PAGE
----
The C terminus of Rpt3, an ATPase subunit of PA700 (19 S) regulatory complex, is essential for 26 S proteasome assembly but not for activation

Brajesh Kumar, Young Chan Kim, George N. DeMartino

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21 Scopus citations

Abstract

PA700, the 19 S regulatory subcomplex of the 26 S proteasome, contains a heterohexameric ring of AAA subunits (Rpt1 to -6) that forms the binding interface with a heteroheptameric ring of α subunits (α1 to -7) of the 20 S proteasome. Binding of these subcomplexes is mediated by interactions of C termini of certain Rpt subunits with cognate binding sites on the 20 S proteasome. Binding of two Rpt subunits (Rpt2 and Rpt5) depends on their last three residues, which share an HbYX motif (where Hb is a hydrophobic amino acid) and open substrate access gates in the center of the α ring. The relative roles of other Rpt subunits for proteasome binding and activation remain poorly understood. Here we demonstrate that the C-terminal HbYX motif of Rpt3 binds to the 20 S proteasome but does not promote proteasome gating. Binding requires the last three residues and occurs at a dedicated site on the proteasome. A C-terminal peptide of Rpt3 blocked ATP-dependent in vitro assembly of 26 S proteasome from PA700 and 20 S proteasome. In HEK293 cells, wild-type Rpt3, but not Rpt3 lacking the HbYX motif was incorporated into 26 S proteasome. These results indicate that the C terminus of Rpt3 was required for cellular assembly of this subunit into 26 S proteasome. Mutant Rpt3 was assembled into intact PA700. This result indicates that intact PA700 can be assembled independently of association with 20 S proteasome and thus may be a direct precursor for 26 S proteasome assembly under normal conditions. These results provide new insights to the non-equivalent roles of Rpt subunits in 26 S proteasome function and identify specific roles for Rpt3.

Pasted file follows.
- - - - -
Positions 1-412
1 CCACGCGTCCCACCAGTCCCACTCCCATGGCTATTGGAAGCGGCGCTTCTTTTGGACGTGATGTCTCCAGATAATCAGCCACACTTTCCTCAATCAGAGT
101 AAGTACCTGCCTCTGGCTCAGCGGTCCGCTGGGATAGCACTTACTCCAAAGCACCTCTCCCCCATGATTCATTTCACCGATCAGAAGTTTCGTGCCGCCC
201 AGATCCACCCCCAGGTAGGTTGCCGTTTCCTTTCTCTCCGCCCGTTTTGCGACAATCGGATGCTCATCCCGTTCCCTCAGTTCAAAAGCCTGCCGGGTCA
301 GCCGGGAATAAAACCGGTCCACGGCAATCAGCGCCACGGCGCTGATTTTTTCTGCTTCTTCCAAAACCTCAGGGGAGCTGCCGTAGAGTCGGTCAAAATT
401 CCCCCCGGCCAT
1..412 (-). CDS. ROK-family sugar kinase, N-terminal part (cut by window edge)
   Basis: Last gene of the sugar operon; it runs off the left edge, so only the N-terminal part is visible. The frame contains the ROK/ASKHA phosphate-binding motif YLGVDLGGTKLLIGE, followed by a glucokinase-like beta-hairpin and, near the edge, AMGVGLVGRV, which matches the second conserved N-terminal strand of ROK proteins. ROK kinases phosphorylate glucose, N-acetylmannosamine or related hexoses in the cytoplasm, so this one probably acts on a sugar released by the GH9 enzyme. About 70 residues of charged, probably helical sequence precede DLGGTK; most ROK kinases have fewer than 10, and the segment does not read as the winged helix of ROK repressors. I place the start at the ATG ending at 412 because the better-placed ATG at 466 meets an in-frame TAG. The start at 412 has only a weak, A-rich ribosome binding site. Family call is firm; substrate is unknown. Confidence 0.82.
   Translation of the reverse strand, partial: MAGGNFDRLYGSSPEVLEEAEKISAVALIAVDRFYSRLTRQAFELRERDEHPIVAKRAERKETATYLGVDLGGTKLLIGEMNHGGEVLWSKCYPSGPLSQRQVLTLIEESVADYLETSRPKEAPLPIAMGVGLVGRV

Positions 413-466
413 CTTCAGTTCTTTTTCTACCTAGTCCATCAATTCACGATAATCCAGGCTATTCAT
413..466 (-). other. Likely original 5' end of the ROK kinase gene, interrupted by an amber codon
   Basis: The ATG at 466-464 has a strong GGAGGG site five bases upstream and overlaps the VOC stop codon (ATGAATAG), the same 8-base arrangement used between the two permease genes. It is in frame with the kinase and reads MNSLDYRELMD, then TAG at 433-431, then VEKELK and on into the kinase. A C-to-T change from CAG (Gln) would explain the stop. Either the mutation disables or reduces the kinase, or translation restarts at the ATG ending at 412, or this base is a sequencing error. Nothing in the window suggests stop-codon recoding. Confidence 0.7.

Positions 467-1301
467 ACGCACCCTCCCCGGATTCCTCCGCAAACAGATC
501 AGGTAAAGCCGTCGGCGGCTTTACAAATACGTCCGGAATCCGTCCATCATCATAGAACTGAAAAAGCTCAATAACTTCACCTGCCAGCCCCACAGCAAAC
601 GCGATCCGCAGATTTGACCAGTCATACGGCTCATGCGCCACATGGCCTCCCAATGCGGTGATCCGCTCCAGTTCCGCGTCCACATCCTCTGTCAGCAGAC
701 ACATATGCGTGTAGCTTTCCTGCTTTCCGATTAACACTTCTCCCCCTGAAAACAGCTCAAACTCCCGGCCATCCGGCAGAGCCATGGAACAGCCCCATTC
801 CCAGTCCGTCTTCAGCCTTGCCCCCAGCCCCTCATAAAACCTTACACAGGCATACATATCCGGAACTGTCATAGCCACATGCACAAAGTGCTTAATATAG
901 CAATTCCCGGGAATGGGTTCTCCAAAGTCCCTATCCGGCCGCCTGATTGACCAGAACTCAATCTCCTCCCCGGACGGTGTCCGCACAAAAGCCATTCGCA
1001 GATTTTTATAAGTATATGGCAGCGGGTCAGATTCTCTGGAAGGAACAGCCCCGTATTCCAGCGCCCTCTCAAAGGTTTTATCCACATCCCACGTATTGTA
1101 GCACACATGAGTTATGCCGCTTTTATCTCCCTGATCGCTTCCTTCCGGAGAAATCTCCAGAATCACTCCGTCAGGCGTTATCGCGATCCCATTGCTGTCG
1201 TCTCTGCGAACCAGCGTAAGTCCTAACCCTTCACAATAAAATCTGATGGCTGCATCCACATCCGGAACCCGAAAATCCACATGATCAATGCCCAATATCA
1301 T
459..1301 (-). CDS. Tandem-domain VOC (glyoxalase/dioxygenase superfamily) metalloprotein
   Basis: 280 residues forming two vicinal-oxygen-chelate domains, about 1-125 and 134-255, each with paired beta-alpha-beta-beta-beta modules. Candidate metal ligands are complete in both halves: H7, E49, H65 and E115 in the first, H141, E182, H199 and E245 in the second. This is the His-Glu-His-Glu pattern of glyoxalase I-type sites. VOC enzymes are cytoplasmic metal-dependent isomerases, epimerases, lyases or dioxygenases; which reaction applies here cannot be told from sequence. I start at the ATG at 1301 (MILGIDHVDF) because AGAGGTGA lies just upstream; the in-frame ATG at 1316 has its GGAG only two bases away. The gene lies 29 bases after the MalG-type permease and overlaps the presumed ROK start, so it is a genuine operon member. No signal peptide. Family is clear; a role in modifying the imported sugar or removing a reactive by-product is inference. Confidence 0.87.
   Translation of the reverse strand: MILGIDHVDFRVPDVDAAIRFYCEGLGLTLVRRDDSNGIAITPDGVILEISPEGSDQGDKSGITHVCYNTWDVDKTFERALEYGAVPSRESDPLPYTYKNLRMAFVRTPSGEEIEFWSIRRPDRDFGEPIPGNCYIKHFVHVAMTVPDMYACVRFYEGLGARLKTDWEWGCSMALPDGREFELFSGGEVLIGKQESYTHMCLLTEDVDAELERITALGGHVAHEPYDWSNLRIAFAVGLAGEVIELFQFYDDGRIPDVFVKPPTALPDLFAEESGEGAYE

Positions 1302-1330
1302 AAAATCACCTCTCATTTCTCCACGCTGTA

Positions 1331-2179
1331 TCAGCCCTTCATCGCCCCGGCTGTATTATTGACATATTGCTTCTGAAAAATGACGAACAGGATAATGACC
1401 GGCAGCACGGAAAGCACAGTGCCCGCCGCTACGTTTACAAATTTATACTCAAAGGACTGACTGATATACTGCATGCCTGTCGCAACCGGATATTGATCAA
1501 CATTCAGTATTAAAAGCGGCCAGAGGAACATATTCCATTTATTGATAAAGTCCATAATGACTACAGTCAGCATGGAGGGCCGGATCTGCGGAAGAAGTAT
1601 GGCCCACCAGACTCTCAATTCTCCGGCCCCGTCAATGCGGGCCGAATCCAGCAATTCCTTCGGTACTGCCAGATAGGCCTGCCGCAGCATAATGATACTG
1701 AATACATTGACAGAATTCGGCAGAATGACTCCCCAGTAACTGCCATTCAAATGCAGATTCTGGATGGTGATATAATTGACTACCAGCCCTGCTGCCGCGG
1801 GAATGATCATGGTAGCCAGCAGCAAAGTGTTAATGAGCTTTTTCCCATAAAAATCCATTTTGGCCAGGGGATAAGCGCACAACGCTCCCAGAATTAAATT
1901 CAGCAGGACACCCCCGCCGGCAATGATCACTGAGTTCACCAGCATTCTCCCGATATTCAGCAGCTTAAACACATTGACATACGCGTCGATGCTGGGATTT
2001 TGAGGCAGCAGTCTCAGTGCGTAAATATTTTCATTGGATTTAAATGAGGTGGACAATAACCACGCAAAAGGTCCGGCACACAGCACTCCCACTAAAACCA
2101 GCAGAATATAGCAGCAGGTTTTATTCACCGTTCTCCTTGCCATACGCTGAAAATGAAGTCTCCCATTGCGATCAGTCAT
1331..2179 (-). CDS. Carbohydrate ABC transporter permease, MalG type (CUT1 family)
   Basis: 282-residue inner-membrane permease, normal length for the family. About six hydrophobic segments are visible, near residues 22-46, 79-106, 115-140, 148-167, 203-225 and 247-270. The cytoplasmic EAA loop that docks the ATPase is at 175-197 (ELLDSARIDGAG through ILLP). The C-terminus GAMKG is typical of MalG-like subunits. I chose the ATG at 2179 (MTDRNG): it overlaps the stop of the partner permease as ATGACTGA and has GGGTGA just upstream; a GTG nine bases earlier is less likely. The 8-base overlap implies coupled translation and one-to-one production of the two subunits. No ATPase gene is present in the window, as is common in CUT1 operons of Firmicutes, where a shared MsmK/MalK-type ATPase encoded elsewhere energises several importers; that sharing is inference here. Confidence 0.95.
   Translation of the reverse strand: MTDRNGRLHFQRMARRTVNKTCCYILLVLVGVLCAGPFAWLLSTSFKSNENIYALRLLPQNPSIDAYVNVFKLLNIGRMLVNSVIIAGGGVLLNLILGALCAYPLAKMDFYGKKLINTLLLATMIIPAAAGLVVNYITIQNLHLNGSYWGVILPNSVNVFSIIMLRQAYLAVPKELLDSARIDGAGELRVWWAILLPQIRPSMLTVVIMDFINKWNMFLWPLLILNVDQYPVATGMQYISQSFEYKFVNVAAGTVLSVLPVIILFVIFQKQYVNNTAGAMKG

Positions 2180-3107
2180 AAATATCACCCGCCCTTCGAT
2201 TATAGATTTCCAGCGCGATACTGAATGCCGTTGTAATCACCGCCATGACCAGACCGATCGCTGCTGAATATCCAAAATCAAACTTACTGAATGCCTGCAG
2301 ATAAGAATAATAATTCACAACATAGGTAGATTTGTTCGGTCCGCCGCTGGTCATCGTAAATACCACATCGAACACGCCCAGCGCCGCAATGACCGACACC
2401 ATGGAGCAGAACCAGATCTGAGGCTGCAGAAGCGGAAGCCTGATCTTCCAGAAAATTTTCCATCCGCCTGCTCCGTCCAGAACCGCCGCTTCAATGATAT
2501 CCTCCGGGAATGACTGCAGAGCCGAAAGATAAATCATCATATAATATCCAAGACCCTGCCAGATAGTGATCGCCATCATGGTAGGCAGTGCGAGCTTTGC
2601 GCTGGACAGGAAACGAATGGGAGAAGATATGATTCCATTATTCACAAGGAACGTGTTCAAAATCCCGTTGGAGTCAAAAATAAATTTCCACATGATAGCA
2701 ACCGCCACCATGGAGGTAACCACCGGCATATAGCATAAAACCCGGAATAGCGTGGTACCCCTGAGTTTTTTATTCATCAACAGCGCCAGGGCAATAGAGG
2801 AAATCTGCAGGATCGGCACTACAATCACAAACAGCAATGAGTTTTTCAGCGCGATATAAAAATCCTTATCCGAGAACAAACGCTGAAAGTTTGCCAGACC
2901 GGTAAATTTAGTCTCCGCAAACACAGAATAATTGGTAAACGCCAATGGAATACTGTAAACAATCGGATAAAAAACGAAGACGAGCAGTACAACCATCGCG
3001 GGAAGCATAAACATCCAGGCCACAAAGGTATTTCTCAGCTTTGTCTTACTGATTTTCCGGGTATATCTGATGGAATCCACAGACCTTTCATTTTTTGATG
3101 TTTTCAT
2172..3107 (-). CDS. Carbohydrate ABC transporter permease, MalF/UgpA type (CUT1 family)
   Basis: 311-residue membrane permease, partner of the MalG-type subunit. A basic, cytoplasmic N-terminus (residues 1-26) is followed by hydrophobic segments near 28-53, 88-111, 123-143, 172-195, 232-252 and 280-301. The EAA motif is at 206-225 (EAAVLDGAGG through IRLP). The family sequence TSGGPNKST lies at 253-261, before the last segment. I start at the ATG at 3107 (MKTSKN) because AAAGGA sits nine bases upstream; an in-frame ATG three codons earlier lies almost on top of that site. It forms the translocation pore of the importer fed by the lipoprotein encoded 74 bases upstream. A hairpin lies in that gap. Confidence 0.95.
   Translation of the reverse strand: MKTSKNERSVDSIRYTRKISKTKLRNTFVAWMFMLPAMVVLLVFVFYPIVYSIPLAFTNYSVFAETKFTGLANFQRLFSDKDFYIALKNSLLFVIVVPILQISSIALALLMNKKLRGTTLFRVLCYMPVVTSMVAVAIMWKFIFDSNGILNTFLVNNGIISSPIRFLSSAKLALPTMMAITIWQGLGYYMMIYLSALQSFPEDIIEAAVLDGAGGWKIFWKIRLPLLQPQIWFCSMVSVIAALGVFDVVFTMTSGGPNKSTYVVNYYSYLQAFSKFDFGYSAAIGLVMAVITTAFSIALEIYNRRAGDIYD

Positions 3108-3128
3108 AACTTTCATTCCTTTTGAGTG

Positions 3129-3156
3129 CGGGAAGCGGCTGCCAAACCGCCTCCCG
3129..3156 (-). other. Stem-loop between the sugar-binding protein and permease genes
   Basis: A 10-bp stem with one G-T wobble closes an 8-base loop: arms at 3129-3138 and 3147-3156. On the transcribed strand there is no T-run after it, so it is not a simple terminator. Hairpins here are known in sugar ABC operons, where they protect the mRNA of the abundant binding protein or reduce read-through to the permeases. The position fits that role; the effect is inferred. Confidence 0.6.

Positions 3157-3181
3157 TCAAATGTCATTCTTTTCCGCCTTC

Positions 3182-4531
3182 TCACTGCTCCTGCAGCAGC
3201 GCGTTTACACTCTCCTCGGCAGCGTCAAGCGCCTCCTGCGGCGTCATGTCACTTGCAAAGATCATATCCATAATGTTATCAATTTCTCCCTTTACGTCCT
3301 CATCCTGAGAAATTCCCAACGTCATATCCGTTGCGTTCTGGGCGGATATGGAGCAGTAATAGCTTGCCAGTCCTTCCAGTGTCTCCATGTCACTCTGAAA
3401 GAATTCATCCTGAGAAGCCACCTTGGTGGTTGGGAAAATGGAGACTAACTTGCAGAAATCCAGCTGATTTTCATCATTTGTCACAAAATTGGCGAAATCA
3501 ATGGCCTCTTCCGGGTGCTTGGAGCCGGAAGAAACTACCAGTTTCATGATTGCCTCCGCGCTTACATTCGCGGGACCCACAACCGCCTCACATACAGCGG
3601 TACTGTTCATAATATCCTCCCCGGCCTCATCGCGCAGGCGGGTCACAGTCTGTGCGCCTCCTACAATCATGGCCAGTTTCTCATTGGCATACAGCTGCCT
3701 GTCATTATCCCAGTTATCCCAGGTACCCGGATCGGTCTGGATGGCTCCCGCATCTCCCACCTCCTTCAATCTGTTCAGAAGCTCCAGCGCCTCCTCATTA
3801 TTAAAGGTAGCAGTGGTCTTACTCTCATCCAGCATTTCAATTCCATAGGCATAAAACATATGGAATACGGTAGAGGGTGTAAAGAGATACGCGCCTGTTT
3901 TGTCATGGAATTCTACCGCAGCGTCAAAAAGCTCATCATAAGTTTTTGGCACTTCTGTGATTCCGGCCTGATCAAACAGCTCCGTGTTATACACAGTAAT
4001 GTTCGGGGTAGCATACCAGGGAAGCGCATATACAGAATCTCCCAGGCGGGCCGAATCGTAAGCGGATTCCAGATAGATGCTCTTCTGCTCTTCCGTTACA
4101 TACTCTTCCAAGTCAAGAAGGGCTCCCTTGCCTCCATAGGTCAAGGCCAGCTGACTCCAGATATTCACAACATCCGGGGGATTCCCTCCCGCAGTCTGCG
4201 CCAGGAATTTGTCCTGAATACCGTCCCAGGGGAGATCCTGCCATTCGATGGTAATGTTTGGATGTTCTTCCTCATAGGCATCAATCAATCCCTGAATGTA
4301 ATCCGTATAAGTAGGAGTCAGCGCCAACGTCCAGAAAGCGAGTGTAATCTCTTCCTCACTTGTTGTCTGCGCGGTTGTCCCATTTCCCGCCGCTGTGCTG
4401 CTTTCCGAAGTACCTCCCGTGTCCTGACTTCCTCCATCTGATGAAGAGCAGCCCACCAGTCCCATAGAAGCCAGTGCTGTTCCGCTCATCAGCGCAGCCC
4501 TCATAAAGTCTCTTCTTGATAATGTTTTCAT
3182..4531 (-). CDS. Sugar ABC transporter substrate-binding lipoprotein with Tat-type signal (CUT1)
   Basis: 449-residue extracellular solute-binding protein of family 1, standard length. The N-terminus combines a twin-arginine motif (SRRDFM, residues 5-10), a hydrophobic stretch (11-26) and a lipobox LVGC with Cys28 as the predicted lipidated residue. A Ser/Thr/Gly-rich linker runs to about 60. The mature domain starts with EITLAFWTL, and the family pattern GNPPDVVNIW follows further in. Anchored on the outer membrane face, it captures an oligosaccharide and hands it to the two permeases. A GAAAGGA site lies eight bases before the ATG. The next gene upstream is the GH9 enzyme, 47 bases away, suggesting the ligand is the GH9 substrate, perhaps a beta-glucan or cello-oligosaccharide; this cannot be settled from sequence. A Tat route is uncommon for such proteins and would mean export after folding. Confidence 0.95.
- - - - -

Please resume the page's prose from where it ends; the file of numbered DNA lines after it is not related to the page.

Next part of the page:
Original languageEnglish (US)
Pages (from-to)39523-39535
Number of pages13
JournalJournal of Biological Chemistry
Volume285
Issue number50
DOIs
Publication statusPublished - Dec 10 2010

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ASJC Scopus subject areas

  • Biochemistry
  • Cell Biology
  • Molecular Biology

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